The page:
After a little summer break, welcome to the eighth post in this series- and today we’re going to be finding out more about Holograms.
First things first- what even is a hologram, and where would we encounter them?
Holograms are popular optical illusions that seem to make a moving image appear from a still photograph. The moving images appear 3D and can be viewed from different angles. However, holograms aren’t just reserved as fairground gimmicks; we can find them all around us. From our money to our DVDs, holograms are everywhere and they have some very important uses.
Why use a hologram though? Sure, the shiny bits on money and credit cards look nice but what is the point? Holograms on money are used to reduce forgery. When a financial system becomes inundated with forgeries the strength of the currency can be weakened. Incorporating a hologram printed onto a piece of metallic film into the design of bank notes and credit cards means the forgers will find it much harder to copy. Other goods, such as DVDs, games or software programmes may also feature holograms so you can be sure they are genuine products.
Now that holograms are starting to sound important it would be nice to know how they’re made. This is where it gets a bit more complicated, try and bear with me though. The exciting news is that we do get to talk about lasers, everybody loves lasers. We’ll be finding out more about how light works in a few posts time but for now, we need to know that holograms rely on the coherent, synchronised waves of light that make up a laser beam.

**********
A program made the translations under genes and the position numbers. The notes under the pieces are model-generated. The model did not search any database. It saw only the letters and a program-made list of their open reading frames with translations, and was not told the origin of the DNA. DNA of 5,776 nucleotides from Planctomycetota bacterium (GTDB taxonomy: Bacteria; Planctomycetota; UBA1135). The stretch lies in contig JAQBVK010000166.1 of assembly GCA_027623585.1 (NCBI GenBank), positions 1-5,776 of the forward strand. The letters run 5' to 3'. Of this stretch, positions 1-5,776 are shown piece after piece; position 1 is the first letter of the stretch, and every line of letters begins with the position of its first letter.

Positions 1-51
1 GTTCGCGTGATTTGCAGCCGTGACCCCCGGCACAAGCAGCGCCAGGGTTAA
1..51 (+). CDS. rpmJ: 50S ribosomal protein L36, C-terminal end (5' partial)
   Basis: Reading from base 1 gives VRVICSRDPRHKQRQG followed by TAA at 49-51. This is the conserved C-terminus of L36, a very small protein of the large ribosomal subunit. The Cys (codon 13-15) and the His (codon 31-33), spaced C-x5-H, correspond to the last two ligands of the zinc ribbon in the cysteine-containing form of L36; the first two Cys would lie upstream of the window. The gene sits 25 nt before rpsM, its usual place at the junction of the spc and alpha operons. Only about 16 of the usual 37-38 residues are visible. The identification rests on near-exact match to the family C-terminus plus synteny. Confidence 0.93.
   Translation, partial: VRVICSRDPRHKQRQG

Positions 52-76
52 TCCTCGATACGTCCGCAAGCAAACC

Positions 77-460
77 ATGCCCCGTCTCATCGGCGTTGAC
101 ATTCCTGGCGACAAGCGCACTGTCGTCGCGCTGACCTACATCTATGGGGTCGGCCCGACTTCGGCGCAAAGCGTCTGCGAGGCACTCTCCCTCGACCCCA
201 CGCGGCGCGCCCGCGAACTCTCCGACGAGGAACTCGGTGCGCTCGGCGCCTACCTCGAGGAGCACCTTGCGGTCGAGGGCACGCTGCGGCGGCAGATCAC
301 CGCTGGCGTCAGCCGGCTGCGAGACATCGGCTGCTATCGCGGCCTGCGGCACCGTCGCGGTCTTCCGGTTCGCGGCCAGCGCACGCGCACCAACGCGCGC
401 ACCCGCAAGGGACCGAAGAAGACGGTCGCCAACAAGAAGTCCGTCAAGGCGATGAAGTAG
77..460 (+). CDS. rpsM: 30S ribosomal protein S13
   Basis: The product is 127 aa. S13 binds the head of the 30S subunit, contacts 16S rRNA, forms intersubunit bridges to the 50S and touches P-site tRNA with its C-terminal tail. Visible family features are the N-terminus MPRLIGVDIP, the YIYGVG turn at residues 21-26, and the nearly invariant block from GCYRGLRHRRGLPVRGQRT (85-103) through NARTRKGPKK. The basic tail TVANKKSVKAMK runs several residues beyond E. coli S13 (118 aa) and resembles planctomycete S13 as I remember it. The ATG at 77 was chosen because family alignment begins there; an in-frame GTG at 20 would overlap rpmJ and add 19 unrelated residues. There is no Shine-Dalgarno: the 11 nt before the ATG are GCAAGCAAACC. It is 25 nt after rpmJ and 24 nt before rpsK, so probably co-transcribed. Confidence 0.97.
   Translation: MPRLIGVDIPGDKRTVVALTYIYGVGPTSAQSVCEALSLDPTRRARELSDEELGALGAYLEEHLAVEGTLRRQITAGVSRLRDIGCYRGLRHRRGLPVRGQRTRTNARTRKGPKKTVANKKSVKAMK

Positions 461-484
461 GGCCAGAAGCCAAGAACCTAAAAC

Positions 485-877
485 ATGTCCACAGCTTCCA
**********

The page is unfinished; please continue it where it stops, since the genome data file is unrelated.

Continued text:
The synchronised waves of light in a laser beam can be split using a half mirror which allows half of the laser beam through and reflects the other half. By carefully angling the half mirror and a normal mirror you can ensure that the reflected half of the laser beam hits the object you’re trying to turn into a hologram. The reflected half creates what is known as the reference beam. The other half of the laser beam, having passed straight through the half mirror, creates the object beam which can then also be directed onto the target object.
When these two, usually synchronised, halves of the laser beam recombine on the photographic plate having reflected off the target object they now show the object from different angles. This is because each half of the laser (the object beam and the reference beam) took a different route to get to the same place. From whichever angle you view the hologram you can now see how the light would have hit the object if it had been real. This allows the image to change as you move your head around to capture different angles.
A post about this complex process would not be complete without reference to their creator, Dennis Gabor. Incredibly, Gabor knew how to make a hologram before lasers – which are needed to make holograms work – were even invented. His invention and development of holography (the art of making holograms) in the early 1950s eventually earned him the Nobel Prize in Physics in 1971.
That was definitely one of our tougher posts so far but it just goes to show how often we use complex physics and take it for granted. I know I’m definitely guilty of thinking physics was the least interesting of the sciences because it just didn’t feel as relevant. How wrong was I!
A fun fact to finish off now and something that is sure to inspire a few YouTube searches. If you break a hologram into tiny pieces the whole object can still be seen in each fragment.